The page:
The fallen women was a victim of a moral righteous andunforgiven society. Why drowning? Self-drowning was not the principal method women chose to end their lifein Victoria era, but poison look for reference and add.Death by self-drowning wasconnected to madness and love melancholy. As argued by Gates “if men had beentheir main reason to exist…losing them meant indifference to life” (Lovelorn Suicidal Women). Victorian thoughtdrowning was associated with the idea of drowning was associated with baptism.Water, a powerful Christmas symbol, associated with the washing of the sins, symbolizesspiritual cleansing.
Moreover, in the nineteenth century Victorian society,water was strongly associated with femininity. The fascination withfemale drowning can be related to the Victorian patriarchal society. Drowningwas seen as a passive and non-violent way of ending one’s own life. Even indeath women were described as meek and feeble creatures. Thus, “the Victorian iconography of femalesuicide by drowning can be regarded as an important discourse, through whichsuch ideas were propagated” (Messen 104).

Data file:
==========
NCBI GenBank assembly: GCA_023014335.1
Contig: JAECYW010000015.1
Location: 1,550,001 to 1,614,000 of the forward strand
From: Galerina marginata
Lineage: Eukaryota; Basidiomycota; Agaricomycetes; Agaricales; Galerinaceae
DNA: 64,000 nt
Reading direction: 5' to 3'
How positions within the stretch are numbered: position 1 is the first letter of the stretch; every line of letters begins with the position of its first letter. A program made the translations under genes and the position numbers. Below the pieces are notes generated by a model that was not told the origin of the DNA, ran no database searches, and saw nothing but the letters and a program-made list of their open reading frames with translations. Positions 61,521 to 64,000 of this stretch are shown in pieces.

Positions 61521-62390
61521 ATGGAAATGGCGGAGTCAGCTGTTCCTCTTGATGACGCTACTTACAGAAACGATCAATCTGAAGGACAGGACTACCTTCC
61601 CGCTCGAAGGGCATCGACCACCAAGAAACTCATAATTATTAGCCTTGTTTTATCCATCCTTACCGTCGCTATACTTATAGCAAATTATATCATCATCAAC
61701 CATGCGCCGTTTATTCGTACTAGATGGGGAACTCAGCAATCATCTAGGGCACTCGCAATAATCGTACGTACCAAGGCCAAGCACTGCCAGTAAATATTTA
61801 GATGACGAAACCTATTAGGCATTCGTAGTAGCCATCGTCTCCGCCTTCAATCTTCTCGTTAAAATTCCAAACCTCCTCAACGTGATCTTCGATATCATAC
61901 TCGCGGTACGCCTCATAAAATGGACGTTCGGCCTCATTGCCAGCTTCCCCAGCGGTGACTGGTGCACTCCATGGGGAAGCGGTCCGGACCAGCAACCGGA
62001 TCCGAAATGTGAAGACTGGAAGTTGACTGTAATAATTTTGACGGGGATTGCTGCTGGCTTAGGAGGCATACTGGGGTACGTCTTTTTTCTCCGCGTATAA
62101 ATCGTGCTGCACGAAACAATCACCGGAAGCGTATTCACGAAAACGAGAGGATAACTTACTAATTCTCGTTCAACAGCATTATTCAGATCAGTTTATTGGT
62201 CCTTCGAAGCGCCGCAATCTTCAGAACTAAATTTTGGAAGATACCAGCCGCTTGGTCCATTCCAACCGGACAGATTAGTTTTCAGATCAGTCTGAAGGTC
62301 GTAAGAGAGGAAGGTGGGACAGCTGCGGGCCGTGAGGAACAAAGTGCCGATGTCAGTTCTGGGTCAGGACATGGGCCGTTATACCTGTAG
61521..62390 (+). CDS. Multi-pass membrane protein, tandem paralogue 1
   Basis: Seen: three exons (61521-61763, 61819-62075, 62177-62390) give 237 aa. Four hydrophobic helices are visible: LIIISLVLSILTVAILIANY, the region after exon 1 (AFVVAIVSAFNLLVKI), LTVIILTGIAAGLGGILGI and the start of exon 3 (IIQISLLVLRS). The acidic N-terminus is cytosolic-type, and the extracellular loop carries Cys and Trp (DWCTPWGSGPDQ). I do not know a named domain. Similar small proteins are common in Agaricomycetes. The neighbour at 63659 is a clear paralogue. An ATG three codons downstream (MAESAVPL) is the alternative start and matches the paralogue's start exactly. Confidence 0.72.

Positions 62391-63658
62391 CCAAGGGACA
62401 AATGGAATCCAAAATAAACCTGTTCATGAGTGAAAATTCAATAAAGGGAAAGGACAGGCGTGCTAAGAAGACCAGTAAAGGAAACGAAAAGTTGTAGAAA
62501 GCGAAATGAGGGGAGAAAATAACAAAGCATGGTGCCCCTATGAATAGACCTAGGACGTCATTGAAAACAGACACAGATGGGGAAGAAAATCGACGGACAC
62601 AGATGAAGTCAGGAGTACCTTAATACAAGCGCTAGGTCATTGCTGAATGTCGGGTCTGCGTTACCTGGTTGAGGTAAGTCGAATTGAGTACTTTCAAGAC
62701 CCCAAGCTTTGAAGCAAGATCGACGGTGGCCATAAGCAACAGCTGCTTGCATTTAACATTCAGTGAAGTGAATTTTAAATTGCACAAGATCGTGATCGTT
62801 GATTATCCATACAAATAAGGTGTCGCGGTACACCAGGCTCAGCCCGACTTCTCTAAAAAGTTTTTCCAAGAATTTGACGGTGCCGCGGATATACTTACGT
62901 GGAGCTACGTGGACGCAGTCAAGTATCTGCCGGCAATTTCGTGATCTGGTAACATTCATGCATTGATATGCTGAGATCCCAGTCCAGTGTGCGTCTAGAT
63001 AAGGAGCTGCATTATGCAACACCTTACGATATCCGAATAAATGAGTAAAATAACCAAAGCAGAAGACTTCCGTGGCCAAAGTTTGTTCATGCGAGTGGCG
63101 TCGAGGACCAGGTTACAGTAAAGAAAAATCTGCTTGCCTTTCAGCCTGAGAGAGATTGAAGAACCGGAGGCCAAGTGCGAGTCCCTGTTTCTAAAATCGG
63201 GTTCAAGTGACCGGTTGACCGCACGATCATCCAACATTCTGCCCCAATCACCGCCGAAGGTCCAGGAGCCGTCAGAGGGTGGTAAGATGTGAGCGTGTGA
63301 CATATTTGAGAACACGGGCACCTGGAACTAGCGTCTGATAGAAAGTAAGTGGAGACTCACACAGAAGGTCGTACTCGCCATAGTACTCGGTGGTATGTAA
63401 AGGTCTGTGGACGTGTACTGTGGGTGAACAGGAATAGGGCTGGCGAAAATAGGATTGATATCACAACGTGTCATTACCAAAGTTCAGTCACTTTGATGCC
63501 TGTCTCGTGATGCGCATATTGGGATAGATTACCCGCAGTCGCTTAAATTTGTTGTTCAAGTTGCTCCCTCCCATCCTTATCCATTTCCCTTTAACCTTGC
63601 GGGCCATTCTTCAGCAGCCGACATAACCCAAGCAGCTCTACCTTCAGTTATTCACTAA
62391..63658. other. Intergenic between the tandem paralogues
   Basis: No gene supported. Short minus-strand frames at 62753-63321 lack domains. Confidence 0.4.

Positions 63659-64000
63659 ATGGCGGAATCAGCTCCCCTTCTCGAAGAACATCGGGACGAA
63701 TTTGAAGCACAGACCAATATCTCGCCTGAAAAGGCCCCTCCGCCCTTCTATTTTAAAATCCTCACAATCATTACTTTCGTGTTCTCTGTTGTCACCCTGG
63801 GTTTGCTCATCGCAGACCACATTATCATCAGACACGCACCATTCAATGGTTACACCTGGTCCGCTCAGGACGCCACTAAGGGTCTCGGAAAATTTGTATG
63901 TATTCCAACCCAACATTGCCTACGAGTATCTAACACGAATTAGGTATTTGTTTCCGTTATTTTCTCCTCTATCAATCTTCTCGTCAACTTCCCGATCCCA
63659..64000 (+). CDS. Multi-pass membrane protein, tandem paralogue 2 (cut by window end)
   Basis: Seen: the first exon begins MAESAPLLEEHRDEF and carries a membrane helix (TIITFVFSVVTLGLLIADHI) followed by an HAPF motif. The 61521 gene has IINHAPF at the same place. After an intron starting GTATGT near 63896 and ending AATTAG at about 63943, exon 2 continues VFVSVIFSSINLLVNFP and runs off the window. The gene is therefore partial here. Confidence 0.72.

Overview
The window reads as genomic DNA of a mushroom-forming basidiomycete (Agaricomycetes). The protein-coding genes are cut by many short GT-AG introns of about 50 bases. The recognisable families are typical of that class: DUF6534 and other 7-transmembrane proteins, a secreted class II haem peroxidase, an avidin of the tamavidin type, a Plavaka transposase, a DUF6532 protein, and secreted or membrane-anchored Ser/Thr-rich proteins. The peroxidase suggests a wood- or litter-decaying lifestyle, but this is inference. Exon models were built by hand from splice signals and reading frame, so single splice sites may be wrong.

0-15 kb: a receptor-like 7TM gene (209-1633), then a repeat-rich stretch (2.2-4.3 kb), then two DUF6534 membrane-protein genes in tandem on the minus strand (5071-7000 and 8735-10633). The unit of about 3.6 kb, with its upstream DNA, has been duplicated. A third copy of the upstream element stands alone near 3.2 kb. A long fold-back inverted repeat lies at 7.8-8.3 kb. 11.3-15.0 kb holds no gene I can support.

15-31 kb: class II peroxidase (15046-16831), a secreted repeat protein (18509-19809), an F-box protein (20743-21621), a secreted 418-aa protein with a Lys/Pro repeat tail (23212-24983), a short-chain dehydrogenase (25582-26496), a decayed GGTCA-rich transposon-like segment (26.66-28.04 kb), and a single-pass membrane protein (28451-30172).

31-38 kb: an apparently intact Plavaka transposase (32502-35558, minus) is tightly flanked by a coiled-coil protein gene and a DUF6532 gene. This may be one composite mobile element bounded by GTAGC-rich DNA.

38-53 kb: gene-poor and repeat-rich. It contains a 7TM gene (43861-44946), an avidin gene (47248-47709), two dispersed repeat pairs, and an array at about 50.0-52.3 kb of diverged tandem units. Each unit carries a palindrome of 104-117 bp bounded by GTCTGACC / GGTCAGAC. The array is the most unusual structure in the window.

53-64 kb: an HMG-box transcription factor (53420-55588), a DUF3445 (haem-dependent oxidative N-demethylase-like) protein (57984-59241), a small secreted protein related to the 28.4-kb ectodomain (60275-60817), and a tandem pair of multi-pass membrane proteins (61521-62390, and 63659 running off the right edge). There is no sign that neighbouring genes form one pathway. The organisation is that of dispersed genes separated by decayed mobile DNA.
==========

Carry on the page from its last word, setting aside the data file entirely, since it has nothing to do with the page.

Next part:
One of the most famousrepresentations of female suicide is John Everett Millais’s Ophelia(1851-1852), which was inspired by Shakespeare’s Ophelia from Hamlet. Shakespeare was extremely popular with theVictorian audience, hence, it is no surprise that Ophelia was the subject of somany Victorian painters. In his painting, Millais capturesthe moment of Ophelia’s death. Hamlet’s tragic heroine is submerged in thewater of the brook, the garland made of “crownflowers, nettles, daisies, andlong purples” (Hamlet, Act 4, Scene 7,line 165) floating by her side, surrounded by the beauty described by Gertrudein the play during her recount of Ophelia’s death to Laertes. “There is a willow grows aslant abrookThat shows his hoar leaves in theglassy stream.